Naturally what happens to my Ravelry shop also happens to this website - more on that shortly. Except that maybe it doesn't as API is seen differently (as I say, more on that soon).

Etsy still haven't issued a statement about what they intend to do. The law does appear to implicate them, especially with their direct checkout and automated delivery, but Etsy has never had any system in place for VAT, let alone be in a position to sort things out quickly. Like many, I'm waiting to see what they say before deciding whether to close my shop there or continue selling.

Craftsy seem to be doing nothing for the digital pattern side of things, and issued a statement early on that said VAT was the designer's responsibility (not sure they've looked into this new law thoroughly - who is VAT responsible in these cases isn't straightforward). I sell very little through Craftsy, a handful a month, and I'll likely close that shop before 1st January. eta/ I've since learnt that Craftsy don't currently provide the pieces of evidence that the new law requires, making it difficult for anyone to sell to the EU through them.

LoveKnitting are a large online UK yarn store who have recently moved into selling digital patterns, and they are being fully supportive not only of indie designers, but also on the VAT front, which is such a relief. I'm also really pleased to say that in the first month, the few patterns I'd uploaded have sold well, so I'm working on getting as many patterns uploaded as I can. Not everything is reformatted yet, so I've notched that up a gear or two, too!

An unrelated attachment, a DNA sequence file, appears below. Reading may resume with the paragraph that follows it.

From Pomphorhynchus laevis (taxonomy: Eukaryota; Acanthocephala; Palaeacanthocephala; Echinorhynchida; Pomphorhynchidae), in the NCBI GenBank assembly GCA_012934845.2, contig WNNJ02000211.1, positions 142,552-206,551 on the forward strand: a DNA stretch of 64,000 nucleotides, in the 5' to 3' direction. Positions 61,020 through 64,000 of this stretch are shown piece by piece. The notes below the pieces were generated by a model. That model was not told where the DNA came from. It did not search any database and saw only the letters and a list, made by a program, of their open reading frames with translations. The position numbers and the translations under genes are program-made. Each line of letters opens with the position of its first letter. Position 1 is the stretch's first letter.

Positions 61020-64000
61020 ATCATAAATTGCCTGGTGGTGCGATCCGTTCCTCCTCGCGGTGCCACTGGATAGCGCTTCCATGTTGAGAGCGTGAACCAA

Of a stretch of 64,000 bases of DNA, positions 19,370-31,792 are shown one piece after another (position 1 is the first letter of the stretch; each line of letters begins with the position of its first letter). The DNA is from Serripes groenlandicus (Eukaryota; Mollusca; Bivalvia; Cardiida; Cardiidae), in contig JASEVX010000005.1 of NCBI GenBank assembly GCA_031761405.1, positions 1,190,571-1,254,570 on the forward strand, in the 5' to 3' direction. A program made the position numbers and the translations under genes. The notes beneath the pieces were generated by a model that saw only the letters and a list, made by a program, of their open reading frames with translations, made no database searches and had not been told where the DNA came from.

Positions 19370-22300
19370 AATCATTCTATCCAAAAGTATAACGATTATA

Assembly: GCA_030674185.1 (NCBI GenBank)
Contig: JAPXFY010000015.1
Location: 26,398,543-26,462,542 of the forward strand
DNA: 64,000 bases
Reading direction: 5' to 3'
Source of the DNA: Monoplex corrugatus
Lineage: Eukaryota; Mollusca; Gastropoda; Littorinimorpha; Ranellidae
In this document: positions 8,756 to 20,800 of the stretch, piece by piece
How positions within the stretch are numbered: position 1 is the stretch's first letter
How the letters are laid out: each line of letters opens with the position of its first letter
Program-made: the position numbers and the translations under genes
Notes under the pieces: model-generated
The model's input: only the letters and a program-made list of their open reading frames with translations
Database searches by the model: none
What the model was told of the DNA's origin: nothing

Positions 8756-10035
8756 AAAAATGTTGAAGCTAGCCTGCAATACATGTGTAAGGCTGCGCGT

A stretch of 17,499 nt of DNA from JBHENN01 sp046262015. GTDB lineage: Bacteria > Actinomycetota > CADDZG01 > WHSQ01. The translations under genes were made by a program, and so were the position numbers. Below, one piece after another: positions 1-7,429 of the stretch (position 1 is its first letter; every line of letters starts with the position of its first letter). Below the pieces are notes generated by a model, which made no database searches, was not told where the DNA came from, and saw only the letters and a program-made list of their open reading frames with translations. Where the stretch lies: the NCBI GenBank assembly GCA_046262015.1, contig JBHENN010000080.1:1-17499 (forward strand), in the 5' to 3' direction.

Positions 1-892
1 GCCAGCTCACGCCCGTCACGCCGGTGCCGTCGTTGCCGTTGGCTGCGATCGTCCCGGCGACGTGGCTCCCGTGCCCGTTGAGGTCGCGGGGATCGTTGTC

PatternFish have also said they'd be VAT responsible, and that's very positive news. My sales through PatternFish have been very low, and in turn I haven't prioritised that venue, but I do plan to get more patterns listed, and get the current listings tidied up with the reformatted patterns, fresh photos, etc. This will all take time as a craptastic internet connection really hinders things, but we'll be back to the UK very shortly and I'll be able to get more of this done in less time and with less frustration.

I'm still working on getting my books back into print, and as they're print, they're not affected by this new law. I was hoping to use the Print+PDF option Magcloud offer but there's been no word yet on how they see the VAT issue, as it would apply to the PDF version. Either way, they are clearly a platform and it should be safe to proceed. I'm also working on print ready patterns, as that would offer an alternative to the digital side of things, and I'll keep you posted.

Print Distribution
This is localised and unaffected - DSF are currently my only distributor and everything there will carry on as normal for the time being.

LYS digital sales (Ravelry In-Store)